ď»ďż˝ Upland folk ready for summer tourists | Inquirer News

Upland folk ready for summer tourists

RIDING TANDEM A tourist experiences the thrill of a local ride as he hitches on a wooden scooter driven by an Ifugao man during the recent Imbayah Festival in Banaue town, Ifugao province.

Frequent summer visitors in the Cordillera may meet Nutnot Barnaba, clad in G-string, as he stands guard with a shield and spear over the best view of the Bay-yo rice terraces in Bontoc town, the capital of Mt. Province.

Barnaba is the custodian of a public toilet that serves tourists.


But like many Cordillera residents, he plays his part in keeping tourism alive as the festival season starts in the highlands during the summer break.


Ifugao province held its Imbayah festival last week, a thanksgiving feast held every three years.

Employees and clients of the telecommunications firm, Globe, are also set to travel to Tublay town in Benguet on mountain bikes as part of a campaign to raise money for a reforestation project of the Cordillera Conservation Trust (CCT).

The CCT has developed more than 50 seedling farms, mostly in elementary schools where pupils are taught about the value of the environment, said JP Alipio, CCT executive director, at a news conference on Tuesday.

Records from the National Statistical Coordination Board (NSCB) showed that 2008 recorded the highest number (1,117,226) of foreign visitors to upland destinations, like Sagada town in Mt. Province or Ifugao.

Foreign tourists, some of them young backpackers, numbered between 80,000 and 90,000 from 2007 to 2011, dropping to 77,193 visitors in 2012. But over a million local tourists visited the mountain communities in the same period, peaking in 2008 with 1,072,038 visitors and dropping to 830,223 in 2012, the NSCB said.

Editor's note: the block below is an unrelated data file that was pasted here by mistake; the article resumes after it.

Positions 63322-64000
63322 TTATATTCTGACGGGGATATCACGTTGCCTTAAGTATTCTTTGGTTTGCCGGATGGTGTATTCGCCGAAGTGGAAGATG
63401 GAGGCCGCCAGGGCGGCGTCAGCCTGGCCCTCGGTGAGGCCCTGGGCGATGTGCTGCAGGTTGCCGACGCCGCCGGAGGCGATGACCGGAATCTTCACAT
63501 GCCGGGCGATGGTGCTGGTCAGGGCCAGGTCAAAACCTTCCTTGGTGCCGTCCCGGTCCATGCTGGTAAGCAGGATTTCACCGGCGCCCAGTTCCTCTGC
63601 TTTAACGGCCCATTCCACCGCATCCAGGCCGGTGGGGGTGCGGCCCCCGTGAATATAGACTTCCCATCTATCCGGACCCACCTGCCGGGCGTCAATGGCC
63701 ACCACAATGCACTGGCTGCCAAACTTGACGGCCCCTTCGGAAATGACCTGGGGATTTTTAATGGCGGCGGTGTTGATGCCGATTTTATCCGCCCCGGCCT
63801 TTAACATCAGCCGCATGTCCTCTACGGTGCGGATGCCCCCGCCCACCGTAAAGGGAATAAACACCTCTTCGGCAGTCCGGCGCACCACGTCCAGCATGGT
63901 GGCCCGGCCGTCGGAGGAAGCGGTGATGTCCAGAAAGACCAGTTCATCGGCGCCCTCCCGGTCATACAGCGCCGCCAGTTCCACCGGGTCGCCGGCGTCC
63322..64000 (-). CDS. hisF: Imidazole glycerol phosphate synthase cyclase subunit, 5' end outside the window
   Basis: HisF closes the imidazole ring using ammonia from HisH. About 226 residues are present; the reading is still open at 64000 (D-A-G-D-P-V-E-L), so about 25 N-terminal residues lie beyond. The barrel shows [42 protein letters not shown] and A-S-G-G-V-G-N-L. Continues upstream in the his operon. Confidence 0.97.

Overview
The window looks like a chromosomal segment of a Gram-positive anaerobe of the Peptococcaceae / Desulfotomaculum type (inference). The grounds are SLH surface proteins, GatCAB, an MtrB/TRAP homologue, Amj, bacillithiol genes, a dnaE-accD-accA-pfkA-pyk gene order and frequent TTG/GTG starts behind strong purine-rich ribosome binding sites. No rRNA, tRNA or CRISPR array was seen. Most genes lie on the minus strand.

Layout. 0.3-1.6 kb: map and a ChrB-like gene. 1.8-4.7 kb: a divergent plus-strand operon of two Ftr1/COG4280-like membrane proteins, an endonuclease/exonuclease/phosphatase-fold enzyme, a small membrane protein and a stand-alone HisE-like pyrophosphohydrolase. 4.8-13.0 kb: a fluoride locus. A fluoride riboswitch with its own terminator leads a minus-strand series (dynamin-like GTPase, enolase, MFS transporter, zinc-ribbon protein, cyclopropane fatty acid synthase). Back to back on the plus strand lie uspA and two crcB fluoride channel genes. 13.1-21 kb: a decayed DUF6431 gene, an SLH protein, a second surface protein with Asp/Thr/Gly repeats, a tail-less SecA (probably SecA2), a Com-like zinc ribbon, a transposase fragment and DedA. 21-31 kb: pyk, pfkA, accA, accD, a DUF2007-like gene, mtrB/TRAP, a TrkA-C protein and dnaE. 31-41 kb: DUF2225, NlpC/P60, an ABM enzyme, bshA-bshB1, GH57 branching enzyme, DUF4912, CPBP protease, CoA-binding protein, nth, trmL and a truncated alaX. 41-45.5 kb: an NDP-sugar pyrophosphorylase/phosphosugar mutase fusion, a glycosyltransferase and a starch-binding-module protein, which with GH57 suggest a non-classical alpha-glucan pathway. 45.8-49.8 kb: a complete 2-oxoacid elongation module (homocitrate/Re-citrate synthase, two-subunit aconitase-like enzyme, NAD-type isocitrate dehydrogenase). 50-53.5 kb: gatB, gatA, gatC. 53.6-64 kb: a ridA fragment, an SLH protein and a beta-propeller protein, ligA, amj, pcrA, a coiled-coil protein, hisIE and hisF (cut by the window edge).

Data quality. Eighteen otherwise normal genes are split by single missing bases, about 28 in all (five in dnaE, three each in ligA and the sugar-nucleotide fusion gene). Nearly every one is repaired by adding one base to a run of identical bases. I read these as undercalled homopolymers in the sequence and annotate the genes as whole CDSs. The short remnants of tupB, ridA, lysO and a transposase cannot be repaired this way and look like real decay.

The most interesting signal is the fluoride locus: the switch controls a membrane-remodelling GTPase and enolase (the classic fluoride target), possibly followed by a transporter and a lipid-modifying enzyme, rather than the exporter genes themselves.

The rice terraces in Ifugao and Mt. Province are the most visited places in the Cordillera, although provinces like Apayao and Kalinga have been receiving their share of visitors lately, tourism officials said.


Tourism-related activities in the region have become lively because of newly paved roads and road projects scheduled in remote Cordillera towns.

Portions of the tourist town of Banaue in Ifugao were being paved when it was flooded with visitors who witnessed Imbayah’s performances and indigenous games last week.

The festival’s more popular feature was its races. Foreigners and residents lined the streets on Sunday to watch men in G-string speed down the zigzag roads in wooden scooters.

The scooters first drew attention in 2005 when residents decided to race these makeshift vehicles, which they put together using old wood and twine, much like the prototype used in the 1960s by a local official to ferry wood and crops.

The scooters have since become a marketable product, with Ifugao woodcarvers manufacturing what many consider moving sculptures.

In this year’s race, for example, Ifugao men rode on scooters styled like leaping tigers or galloping horses.

Robert Duyugen, 46, said he and the other woodcarvers from Banaue, had incorporated bicycle parts to control the scooters. Most of these scooters are made from “butbuta” (white wood) or “mananor” (red wood).

It takes a craftsman three days to create a simple wooden scooter, Duyugen said. Sculpted scooters take a week and sell for as much as P25,000.

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The community developed a communal tree farm for scooter making, a side business arising from the robust tourist trade.

TAGS: Bontoc, Mt. Province, News, Regions, summer, Tourism

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